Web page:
Reading Curriculum Plan That Works

I struggled with reading when I was younger. It was one of my least favorite things to do. I would check off my reading log a fraction of the time I was actually supposed to. All of the beautiful classics that almost everyone read when they were in school and enjoyed reading in their free time, were not read by me when I was younger. Why? I can tell you a laundry list of reason but what I think it really boils do to is the lack of interest. Books just simply weren’t fun for me to read because I never gave them a chance.


I want the complete opposite experience for our children. I want them to enjoy curling up and reading a good classic, to dive deep into a story and have a vested interest in knowing each character, to learn and understand the created world around them through reading the Bible. I want them to love reading for LIFE!


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*Please remember that reading plans and curriculum will be different from house to house and every child is different. The time in which they’re ready to start reading, the interest level, the books they prefer to read, the list goes on and on. Below is a guide that I hope helps you as you begin your journey of teaching your sweet little one the basics of reading. You may enjoy everything, you may pick pieces, you may only like one tip or curriculum recommendation. Whatever it the case, I pray that it helps you make the best choices for your family.


The curriculum and order in which I use them for our family:


1. Teach Your Child to Read in 100 Easy Lessons

I’m most grateful for this curriculum right here! I start using this between the ages of three and four. It’s a phonics-based curriculum. Each day or two, they will add a new sound to the ones they already know. It starts off with the sounds “m” and “s” and proceed from there. Once they have mastered sounds, it builds with words, then builds to stories. As they add more sounds, the words and stories get longer. By the end of the 100 lessons, they are ready to read many picture books and start on small chapter books on their own.



The goal for this curriculum is to stick with the lessons daily, so you’re able to accomplish the whole book in a little over three months. In my experience however, we’ve need to take breaks so I can keep their interest and they’re continuing to “enjoy” reading. Resources #2 will explain what I use to keep things fresh and allow them a chance to soak up what they’ve learned.




“What’s the best part of this curriculum for the parent?”, you ask. The script is all made out for you! The questions to ask at the end for narrations, the step-by-step process of how to instruct your child’s finger as they begin each sound, the instruction on how to explain punctuation, etc. It’s all there for you! The work is done, you just have to invest the time into your child.


2. Bob Books



I use these books with our children to help them see that they’ve accomplished great things by reading and entire book by themselves. As I mentioned above, I fully believe in and have enjoyed using 100 Easy Lessons. I do however, think that some of the lessons can be a little extensive. By breaking them up into two days or simply pushing it aside and pulling out a Bob Book, it gives them a boost in their confidence.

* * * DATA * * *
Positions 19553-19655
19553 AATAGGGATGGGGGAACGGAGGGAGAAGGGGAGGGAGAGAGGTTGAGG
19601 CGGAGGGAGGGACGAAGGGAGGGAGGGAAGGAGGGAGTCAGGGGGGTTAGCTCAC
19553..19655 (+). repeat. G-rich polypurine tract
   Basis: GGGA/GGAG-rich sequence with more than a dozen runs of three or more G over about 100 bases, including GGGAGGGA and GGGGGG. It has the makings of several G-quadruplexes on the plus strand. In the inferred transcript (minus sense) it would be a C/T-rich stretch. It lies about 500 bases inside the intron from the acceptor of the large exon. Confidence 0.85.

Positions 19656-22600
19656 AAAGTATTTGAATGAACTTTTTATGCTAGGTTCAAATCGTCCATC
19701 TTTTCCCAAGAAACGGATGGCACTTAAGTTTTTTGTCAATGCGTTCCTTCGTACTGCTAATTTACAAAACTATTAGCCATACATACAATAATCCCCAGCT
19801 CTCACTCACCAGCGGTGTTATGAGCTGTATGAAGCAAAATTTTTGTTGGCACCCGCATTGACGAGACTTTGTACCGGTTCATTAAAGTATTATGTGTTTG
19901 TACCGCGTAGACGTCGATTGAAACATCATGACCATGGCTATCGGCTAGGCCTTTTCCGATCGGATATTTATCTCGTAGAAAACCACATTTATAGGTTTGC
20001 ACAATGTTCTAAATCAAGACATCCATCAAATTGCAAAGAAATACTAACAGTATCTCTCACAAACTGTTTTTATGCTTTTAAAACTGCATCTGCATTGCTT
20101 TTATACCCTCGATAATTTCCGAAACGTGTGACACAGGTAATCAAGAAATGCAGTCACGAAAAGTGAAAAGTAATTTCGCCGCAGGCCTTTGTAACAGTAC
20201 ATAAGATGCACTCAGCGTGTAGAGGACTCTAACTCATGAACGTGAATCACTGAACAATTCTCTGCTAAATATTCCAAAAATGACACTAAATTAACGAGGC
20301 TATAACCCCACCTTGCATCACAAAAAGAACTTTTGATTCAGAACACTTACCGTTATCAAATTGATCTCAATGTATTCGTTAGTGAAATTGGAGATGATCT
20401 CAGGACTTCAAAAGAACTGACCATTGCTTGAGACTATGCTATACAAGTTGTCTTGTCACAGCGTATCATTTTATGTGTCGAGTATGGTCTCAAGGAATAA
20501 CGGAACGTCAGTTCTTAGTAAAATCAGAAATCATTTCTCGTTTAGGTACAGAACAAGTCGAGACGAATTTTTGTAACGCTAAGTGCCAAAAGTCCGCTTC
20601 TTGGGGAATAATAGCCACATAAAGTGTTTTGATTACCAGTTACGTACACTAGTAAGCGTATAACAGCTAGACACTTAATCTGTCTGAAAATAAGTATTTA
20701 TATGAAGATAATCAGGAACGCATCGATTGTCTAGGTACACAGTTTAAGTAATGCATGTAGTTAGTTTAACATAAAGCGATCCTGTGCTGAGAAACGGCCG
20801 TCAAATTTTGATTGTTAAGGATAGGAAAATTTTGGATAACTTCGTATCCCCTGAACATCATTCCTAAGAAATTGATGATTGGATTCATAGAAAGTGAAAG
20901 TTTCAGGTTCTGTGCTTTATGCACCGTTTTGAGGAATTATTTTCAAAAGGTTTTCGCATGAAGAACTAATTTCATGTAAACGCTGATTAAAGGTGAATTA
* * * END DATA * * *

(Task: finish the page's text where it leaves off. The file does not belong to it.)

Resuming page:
These books are short with sweet illustrations. Our children have fully enjoyed going through each of the Bob Book series. I highly recommend them!


They have several sets but the ones we've enjoyed are as follows:

Stage One: Beginning to Read

Rhyming Words

Advancing Beginners


3. Readers


Once our children have gone through each or the Bob Books and the Teach Your Child to Read in 100 Easy Lessons curriculum, I have them read small readers to help them gain even more confidence before starting any new curriculum book. This not only boosts their confidence, but it also allows them to truly enjoy a book from cover to cover on their own. Our children have enjoyed pulling each of these readers out and reading them to their younger siblings.


Here is the list of readers that I require them to read during this time.

Little Bear

Frog and Toad All Year

Frog and Toad Together

Mouse Soup

Eric Carle: Have You Seen My Cat

Henry and Mudge

The Carrot Seed

Various Readers from the Wonders of America series


4. All About Reading: Level 4


Lastly, I have used the All About Reading: Level 4 by All About Learning Press. Many people enjoy this curriculum from level 1-4 however, since our children have used the above resources, they are able to jump right into level 4 without even going through 1-3.



This curriculum comes with a workbook, 2 readers, and a teacher’s manual. The hands-on activities tie in with each of the stories found in the readers, which help keep your child engaged.


5. Moving On! Chapter Books.

That’s it! This is all I use. Once our children are done with All About Reading: Level 4, I simply choose living chapter books for them to begin reading and narrating on their own.


See the list of 25 living books I recommend for new readers.


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Happy homeschooling and remember to "Willfully Serve His Children" throughout your homeschool day.


In Him,

Amanda